August 24, 2012

2012 Puzzle Design Competition (Part 4)

This is the fourth part of my series of posts about the puzzles in the 2012 Design Competition that did not win an award. All of the photos are by Nick Baxter from the 2012 Puzzle Design Competition website.

IPP32WDC - Ken Irvine

The goal of this puzzle is to pack all the pieces into the frame, and the neat thing is the pieces spell out IPP32WDC. This puzzle I found to be a bit too complicated for my taste, there were a lot of pieces, and the frame is also quite irregular. I worked on it briefly, but soon gave up. The solution interlocks nicely, with the final piece holding everything in place. A neat design, just not something that I'd like to solve.

I've had the pleasure of trying a number of Ken's new 4x4x4 interlocking cube designs, and have had a great time with those! Hopefully he'll submit one of those next year.

J Loops - Camille Xu

This rather involved looking disentanglement puzzle had me pretty stumped! I haven't done very many puzzles in this style, so I find them quite challenging. Disentanglement puzzles with a rope like this are frequently tricky, since you need to be careful not to tangle the rope while trying to disentangle it!

Just One More - Tom Lock

The goal of this puzzle is to assemble the pieces such that the little cube will also fit. It doesn't look like there will be room, but indeed there is! I didn't find it too tough to figure out how the cube could fit, but the hard part was actually getting all the polyominos to fit correctly! It is a bit easier because you have the single cube piece to play with, but still I found it to be pretty challenging.

Little Game Hunter - Robert Yarger

I have previously written about this puzzle box, since I purchased it last year. It is a cute puzzle, with the second move being a pretty good challenge to find. Once you get going, it isn't too bad, but keep good track of the pieces when things start to come apart!

In the competition room, I had a good time going over to put this one back together whenever a frustrated puzzler left it half-apart. At least I got plenty of practice! The sequence to put it back together is pretty tricky, even if you have the pieces in the correct place. You need to put things back in the right order too!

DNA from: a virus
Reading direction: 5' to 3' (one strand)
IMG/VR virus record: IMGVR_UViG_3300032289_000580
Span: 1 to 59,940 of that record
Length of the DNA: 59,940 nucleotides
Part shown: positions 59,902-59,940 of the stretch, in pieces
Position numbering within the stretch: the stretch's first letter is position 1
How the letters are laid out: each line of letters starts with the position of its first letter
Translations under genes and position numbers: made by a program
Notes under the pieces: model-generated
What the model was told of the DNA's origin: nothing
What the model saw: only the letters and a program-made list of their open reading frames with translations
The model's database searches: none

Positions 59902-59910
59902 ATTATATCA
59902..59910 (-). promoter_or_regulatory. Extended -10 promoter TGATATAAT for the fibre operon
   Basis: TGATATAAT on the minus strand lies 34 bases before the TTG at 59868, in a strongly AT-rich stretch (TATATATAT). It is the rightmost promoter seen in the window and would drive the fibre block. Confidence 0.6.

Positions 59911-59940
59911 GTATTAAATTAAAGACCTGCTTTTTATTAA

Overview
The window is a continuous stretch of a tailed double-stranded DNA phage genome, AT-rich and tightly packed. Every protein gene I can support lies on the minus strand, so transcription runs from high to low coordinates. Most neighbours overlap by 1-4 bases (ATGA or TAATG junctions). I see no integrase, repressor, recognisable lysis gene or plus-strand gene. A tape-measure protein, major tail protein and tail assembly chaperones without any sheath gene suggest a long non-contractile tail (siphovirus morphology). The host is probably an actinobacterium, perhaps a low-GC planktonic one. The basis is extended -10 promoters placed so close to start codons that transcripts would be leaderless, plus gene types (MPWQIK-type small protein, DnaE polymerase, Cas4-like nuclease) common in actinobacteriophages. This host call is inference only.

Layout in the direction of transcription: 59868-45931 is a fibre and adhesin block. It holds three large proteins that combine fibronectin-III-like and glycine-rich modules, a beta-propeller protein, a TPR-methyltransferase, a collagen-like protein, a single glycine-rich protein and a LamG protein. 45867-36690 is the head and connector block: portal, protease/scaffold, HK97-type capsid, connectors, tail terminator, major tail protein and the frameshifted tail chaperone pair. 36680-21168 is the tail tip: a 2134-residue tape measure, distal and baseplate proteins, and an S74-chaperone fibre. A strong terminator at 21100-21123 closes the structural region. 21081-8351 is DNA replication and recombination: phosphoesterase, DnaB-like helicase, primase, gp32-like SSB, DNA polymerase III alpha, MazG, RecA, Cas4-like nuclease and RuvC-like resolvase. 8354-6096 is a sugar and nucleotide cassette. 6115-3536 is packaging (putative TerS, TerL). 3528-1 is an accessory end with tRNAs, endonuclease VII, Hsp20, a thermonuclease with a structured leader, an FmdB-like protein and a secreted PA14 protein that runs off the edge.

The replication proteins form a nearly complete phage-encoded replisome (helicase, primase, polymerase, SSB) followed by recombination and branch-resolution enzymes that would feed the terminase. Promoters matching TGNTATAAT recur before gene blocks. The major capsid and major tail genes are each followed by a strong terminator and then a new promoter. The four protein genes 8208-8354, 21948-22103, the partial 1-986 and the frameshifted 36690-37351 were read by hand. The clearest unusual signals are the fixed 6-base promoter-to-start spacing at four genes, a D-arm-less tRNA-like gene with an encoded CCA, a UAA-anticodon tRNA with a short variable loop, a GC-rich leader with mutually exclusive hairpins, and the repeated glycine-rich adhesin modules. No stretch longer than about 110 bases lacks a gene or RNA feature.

Little Window - Tom Jolly

The goal of this puzzle is to take it apart or put it together. Since it was together, I tried taking it apart. There were a few moves, and then a bit of a sneaky part. It could have taken a while, but the way I was solving it managed to bypass some of the sneakiness! A nice little puzzle that is very well crafted. I particularly liked the gradient of color on the Manzanita wood pieces.

Lock Device - Hiroshi Yamamoto

The goal of this puzzle is to place the five pieces on the table such that they are all interlocked (in two dimensions). In other words, you can push and pull on any of the pieces and none of them will move relative to the others.

This one was fairly difficult, since there are so many ways to arrange the five pieces, but gradually you start to figure out how they fit relative to one another. An interesting challenge!

Lucy - Kelly Snache

Since I am a fan of puzzle boxes, I was eager to give this one a try. Unfortunately, I had absolutely no luck with it! The lid on the top will rattle, and you can hear bits moving around on the inside, but I wasn't able to get it to open up. Eventually, I decided to look at the solution and even with the solution I couldn't get it open!

Fellow blogger, Neil Hutchison, set himself to the task of taking this one apart during one of the last nights at IPP, and eventually managed to solve it. The insides looked quite complicated, with bits shifting around and whatnot. I'm not a big fan of these puzzles with intricate hidden locks.